Cosgrave ‘devoted his life to public service’, Varadkar says
Tributes to former taoiseach note courage in defending State’s democratic institutions
Tributes have been paid to former taoiseach Liam Cosgrave who has died at the age of 97.
Mr Cosgrave led the Fine Gael-Labour coalition from 1973 and 1977, ending a 16-year long domination of Irish politics by Fianna Fáil.
He was a son of WT Cosgrave who led the Irish State during the first decade of independence from 1922 until 1932.
President Michael D Higgins said he had learned with great sadness of the death of Mr Cosgrave, who was not only a former taoiseach, minister and party leader but a valuable member of the Council of State.
“Liam Cosgrave will be remembered not only as an effective cabinet minister but as a taoiseach with the capacity to win and secure the stability of a multi-party coalition,” Mr Higgins said.
Taoiseach Leo Varadkar said he was deeply saddened to learn of Mr Cosgrave’s death. “Liam Cosgrave was someone who devoted his life to public service; a grateful country thanks and honours him for that and for always putting the nation first.”
The Taoiseach said that throughout his life Mr Cosgrave had worked to protect and defend the democratic institutions of the State, and showed great courage and determination in doing so.
Patrick Cooney, who served as minister for justice from 1973 until 1977 said that despite the many pressures he faced during his 4½ years in government Mr Cosgrave had commanded a steady and strong loyalty from all his ministers.
“There were differences of opinion among us but never public dissent, leaks or shadowy briefings. That would have been disloyal.
“We gave and got loyalty from a taoiseach who held us together as a strong coalition. Wise leadership from Liam Cosgrave with strategic assistance from Brendan Corish [tánaiste and Labour Party leader] usually got us harmonious consensus.”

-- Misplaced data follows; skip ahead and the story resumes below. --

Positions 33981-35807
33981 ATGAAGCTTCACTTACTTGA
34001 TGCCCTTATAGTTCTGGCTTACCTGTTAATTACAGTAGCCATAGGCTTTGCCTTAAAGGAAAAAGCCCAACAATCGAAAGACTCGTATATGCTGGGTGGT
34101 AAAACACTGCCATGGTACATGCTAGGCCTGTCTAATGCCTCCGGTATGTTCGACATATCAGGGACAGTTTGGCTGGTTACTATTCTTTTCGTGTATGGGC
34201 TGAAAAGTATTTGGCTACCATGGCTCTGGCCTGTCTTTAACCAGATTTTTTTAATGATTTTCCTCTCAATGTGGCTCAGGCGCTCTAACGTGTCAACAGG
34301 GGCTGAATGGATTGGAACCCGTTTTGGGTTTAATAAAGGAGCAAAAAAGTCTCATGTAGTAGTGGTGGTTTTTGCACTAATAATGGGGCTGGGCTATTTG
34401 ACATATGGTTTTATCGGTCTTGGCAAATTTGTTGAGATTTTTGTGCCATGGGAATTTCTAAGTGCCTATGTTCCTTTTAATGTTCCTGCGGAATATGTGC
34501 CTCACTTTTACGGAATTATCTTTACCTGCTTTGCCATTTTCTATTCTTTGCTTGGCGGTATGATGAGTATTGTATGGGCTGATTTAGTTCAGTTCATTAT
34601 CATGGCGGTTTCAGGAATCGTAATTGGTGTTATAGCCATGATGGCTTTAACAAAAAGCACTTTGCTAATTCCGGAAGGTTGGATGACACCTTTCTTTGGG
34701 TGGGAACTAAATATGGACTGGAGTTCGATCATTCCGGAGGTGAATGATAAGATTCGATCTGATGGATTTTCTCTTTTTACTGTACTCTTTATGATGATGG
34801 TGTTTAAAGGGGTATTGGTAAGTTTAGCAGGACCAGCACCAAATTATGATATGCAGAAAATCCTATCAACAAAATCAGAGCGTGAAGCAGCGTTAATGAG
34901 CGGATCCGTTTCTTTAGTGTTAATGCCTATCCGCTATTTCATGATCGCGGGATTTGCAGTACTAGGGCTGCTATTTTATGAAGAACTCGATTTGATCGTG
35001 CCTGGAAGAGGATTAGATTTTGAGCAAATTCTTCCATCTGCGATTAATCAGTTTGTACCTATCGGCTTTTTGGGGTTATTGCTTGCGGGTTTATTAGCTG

Mr Cooney, like many others who paid tribute on Wednesday night, said behind a rather austere front Mr Cosgrave was a very humane, courteous and witty man.
Former taoiseach John Bruton, who was a junior minister in the 1973-1977 government, said Mr Cosgrave had given great service to the State in extremely difficult times.
“He managed the coalition exceptionally well, and the two parties continued to work and campaign together right to the end. In this, he established an important precedent for future coalitions.”
Social welfare changes
Mr Bruton pointed out that, despite the economic and political difficulties, the Cosgrave government had introduced a range of progressive social welfare changes which had given increased security to families.
Former taoiseach Enda Kenny said Mr Cosgrave’s most striking quality was his unshakeable conviction, whether to his deep Catholic faith, or his commitment to the democratic integrity and security of the State.
“He was a man of great loyalty, old-fashioned courtesy, personal warmth and always had a great sense of humour,” said Mr Kenny.
Former minister Barry Desmond, who served with him as a TD for Dún Laoghaire, said one of Mr Cosgrave’s most significant achievements was to take decisive action in May 1970 to ensure that then taoiseach Jack Lynch dismissed Charles Haughey and Neil Blaney from government.
Former Fianna Fáil taoiseach Bertie Ahern and current party leader Micheál Martin also paid tribute to Mr Cosgrave, as did Labour Party leader Brendan Howlin.